Federal judge tells stingy politicians, again, 'Sí, yo
Apr. 27, 2006
Some of you might look at all of the time and money that state legislators have
wasted on trying not to provide adequate funding for Arizona schoolchildren who
need to learn English and say, "Boy, they must really hate those kids."
In fact, nothing could be further from the truth. The people running the show at
the state Legislature don't hate Spanish-speaking children. They hate the
parents of such children.
At least they pretend to hate them. Perhaps because hating the parents of kids
struggling to learn English is one of the best things they've got going for
themselves, politically. Instead of blaming the problems of our state and our
nation on the men and women who have been passing the laws and spending the
taxes for all these years - in other words, themselves - our politicians have
successfully shifted the blame onto a group of individuals who don't vote, have
no power and who can't defend themselves in a language that most voters
On Wednesday, a federal judge rejected the latest English-learner spending plan
as inadequate. It was only the most recent time in the past 14 years that courts
have ruled against our legislators.
It was back in 1992 when a group of parents from Nogales filed a lawsuit against
the state claiming that Arizona's public schools didn't do enough to teach
English to children who were not yet proficient. Lawyers at the Arizona Center
for Law in the Public Interest won that case in 2000, but the people we've
elected to office have continued to fight it, trying to shift responsibility for
their failures onto "do-gooders" at the center or onto "activist" judges, which
is the label given to any judge who happens to rule against them.
The latest is U.S. District Court Judge Raner Collins, who issued the latest
decision in the case. Gov. Janet Napolitano had rejected the Legislature's early
proposals for English-learner funding, saying that they were inadequate. She
finally gave in and tossed the ball to the judge's court by passing along a plan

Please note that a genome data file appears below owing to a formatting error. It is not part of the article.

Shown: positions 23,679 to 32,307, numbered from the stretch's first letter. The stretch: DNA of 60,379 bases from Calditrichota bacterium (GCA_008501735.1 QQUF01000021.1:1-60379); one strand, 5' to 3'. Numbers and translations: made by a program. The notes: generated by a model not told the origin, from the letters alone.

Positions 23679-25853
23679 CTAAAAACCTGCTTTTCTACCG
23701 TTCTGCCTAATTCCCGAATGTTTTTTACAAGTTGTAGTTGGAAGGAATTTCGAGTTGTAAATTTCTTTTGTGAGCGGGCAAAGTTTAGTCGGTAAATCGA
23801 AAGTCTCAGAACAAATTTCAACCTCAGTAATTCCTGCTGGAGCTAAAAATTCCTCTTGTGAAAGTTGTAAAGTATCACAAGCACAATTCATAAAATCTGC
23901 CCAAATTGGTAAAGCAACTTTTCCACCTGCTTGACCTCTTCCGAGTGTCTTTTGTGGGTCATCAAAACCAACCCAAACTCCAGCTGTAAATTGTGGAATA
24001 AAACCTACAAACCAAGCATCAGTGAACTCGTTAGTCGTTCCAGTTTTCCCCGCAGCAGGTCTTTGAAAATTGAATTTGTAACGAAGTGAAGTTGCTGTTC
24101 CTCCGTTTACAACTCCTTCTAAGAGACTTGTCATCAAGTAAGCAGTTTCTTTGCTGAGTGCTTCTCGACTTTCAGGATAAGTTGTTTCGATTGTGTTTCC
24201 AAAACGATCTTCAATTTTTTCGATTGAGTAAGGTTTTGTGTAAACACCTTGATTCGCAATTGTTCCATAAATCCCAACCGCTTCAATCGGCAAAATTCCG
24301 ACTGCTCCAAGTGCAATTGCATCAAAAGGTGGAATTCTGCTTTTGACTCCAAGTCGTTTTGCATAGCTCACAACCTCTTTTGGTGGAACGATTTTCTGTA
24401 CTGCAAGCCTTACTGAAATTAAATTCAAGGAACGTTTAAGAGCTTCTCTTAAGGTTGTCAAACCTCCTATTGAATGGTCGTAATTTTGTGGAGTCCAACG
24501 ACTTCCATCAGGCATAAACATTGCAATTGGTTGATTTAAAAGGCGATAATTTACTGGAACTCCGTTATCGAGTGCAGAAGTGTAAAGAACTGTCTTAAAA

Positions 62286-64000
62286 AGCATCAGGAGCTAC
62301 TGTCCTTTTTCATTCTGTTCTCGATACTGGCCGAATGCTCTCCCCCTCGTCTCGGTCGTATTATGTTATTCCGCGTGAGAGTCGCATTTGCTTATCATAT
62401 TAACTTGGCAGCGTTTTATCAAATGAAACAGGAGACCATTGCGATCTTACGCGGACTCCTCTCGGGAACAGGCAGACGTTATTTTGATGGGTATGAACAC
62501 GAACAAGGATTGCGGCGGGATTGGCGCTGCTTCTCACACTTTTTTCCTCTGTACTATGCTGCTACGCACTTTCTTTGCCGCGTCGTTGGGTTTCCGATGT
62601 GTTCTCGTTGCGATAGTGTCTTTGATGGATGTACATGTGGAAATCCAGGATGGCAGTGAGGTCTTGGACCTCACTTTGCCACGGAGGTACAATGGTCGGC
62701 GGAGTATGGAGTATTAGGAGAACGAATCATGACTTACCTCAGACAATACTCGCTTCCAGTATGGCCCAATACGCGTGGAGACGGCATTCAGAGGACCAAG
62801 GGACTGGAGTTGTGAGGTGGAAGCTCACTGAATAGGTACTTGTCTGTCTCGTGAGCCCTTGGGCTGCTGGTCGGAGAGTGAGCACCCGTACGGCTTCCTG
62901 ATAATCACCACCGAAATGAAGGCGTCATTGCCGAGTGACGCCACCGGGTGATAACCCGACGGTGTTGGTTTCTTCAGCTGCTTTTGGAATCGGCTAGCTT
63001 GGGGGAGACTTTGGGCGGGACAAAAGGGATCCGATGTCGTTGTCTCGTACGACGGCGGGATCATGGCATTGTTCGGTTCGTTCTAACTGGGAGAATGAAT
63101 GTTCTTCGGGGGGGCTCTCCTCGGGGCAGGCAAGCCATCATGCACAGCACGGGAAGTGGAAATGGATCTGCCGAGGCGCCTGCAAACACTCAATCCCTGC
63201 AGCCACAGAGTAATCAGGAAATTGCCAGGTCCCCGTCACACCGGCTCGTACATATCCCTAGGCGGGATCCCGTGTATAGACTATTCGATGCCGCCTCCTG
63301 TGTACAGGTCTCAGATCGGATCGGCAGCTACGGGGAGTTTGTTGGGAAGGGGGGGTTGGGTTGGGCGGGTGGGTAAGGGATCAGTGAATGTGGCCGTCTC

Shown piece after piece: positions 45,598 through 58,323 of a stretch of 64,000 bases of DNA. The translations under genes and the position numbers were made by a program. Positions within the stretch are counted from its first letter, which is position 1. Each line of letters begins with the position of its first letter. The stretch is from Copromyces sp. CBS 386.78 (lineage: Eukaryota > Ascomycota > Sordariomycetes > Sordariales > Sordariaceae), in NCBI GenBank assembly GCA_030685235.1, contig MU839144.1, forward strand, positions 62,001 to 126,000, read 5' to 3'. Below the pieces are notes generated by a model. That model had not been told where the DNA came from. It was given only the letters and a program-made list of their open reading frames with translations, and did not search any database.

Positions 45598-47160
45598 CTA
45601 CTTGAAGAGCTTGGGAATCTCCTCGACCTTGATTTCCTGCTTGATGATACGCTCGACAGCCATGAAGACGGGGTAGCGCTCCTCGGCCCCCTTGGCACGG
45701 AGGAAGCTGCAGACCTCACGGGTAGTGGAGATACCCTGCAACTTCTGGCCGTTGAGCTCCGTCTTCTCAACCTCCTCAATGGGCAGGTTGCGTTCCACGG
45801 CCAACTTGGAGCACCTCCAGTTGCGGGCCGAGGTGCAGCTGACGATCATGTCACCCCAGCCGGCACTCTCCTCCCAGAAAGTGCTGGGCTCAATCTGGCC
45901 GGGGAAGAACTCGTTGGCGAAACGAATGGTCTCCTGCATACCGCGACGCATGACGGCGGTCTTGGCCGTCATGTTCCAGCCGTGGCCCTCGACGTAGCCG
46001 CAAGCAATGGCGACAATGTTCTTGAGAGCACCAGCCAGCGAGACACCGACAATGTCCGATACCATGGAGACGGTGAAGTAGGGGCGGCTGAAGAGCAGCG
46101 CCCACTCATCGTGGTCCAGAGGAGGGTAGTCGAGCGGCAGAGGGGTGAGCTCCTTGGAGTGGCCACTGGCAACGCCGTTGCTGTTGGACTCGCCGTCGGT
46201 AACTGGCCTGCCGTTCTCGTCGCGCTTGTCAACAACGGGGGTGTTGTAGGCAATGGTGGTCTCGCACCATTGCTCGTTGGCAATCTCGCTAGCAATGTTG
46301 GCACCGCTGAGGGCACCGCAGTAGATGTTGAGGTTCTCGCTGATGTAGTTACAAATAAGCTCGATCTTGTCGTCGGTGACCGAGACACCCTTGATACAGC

that she still believed to be inadequate. And it was.
Still, each time a judge rules against them, our politicians step forward to
condemn him and then try to find way of saying that a judge can't force them to
do anything. In this instance, the judge's ruling can be summed up with a
variation of the rallying cry currently used by immigration advocates: "Sí, yo
puedo." (Yes, I can.)
The Republicans controlling the Legislature along with state School
Superintendent Tom Horne disagree with that view, however. They want to continue
the fight, as they have all these years. But that's not what Tim Hogan of the
Center for Law in the Public Interest hopes will happen.
"The real issue here is whether or not the Legislature is going to take this up
and get something done while budget discussions are going on," he told me
Wednesday. "What we need is a plan that is actually going to help these kids.
It's not like they are disappearing anytime soon. The politicians can talk all
they want about deporting 11 million people, but that is not happening. And the
vast majority of these kids are American citizens anyway."
We should have started tracking these children in 1992, when the state first
decided that funding a long court case was a better use of our money than
preparing students to succeed in life and stay off government assistance and out
Because the irony of our situation - or the stupidity - is that by not paying
for undereducated kids, we'll pay even more for undereducated adults.
Reach Montini at (602) 444-8978 or firstname.lastname@example.org. Read his
blog at montiniblog.azcentral.com.